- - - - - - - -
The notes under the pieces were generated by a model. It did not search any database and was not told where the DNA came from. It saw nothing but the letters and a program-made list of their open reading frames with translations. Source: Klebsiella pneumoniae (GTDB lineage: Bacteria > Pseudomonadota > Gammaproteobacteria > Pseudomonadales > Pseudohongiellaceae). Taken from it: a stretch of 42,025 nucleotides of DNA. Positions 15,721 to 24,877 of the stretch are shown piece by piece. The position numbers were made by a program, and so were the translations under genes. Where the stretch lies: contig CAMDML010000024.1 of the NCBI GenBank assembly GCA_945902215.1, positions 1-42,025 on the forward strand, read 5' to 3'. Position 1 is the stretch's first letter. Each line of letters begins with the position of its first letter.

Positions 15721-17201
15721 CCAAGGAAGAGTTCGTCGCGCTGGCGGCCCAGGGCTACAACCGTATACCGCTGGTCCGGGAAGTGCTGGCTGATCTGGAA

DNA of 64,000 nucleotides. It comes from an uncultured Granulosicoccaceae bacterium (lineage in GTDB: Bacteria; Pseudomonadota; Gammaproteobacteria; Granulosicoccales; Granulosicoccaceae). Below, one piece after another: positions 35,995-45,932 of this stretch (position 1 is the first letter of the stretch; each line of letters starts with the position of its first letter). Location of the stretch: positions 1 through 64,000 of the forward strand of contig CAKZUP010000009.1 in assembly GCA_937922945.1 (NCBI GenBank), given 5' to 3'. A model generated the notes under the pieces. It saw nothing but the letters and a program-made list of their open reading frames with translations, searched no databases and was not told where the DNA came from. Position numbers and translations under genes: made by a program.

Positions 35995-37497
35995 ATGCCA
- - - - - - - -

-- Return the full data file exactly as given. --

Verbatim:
The notes under the pieces were generated by a model. It did not search any database and was not told where the DNA came from. It saw nothing but the letters and a program-made list of their open reading frames with translations. Source: Klebsiella pneumoniae (GTDB lineage: Bacteria > Pseudomonadota > Gammaproteobacteria > Pseudomonadales > Pseudohongiellaceae). Taken from it: a stretch of 42,025 nucleotides of DNA. Positions 15,721 to 24,877 of the stretch are shown piece by piece. The position numbers were made by a program, and so were the translations under genes. Where the stretch lies: contig CAMDML010000024.1 of the NCBI GenBank assembly GCA_945902215.1, positions 1-42,025 on the forward strand, read 5' to 3'. Position 1 is the stretch's first letter. Each line of letters begins with the position of its first letter.

Positions 15721-17201
15721 CCAAGGAAGAGTTCGTCGCGCTGGCGGCCCAGGGCTACAACCGTATACCGCTGGTCCGGGAAGTGCTGGCTGATCTGGAA

DNA of 64,000 nucleotides. It comes from an uncultured Granulosicoccaceae bacterium (lineage in GTDB: Bacteria; Pseudomonadota; Gammaproteobacteria; Granulosicoccales; Granulosicoccaceae). Below, one piece after another: positions 35,995-45,932 of this stretch (position 1 is the first letter of the stretch; each line of letters starts with the position of its first letter). Location of the stretch: positions 1 through 64,000 of the forward strand of contig CAKZUP010000009.1 in assembly GCA_937922945.1 (NCBI GenBank), given 5' to 3'. A model generated the notes under the pieces. It saw nothing but the letters and a program-made list of their open reading frames with translations, searched no databases and was not told where the DNA came from. Position numbers and translations under genes: made by a program.

Positions 35995-37497
35995 ATGCCA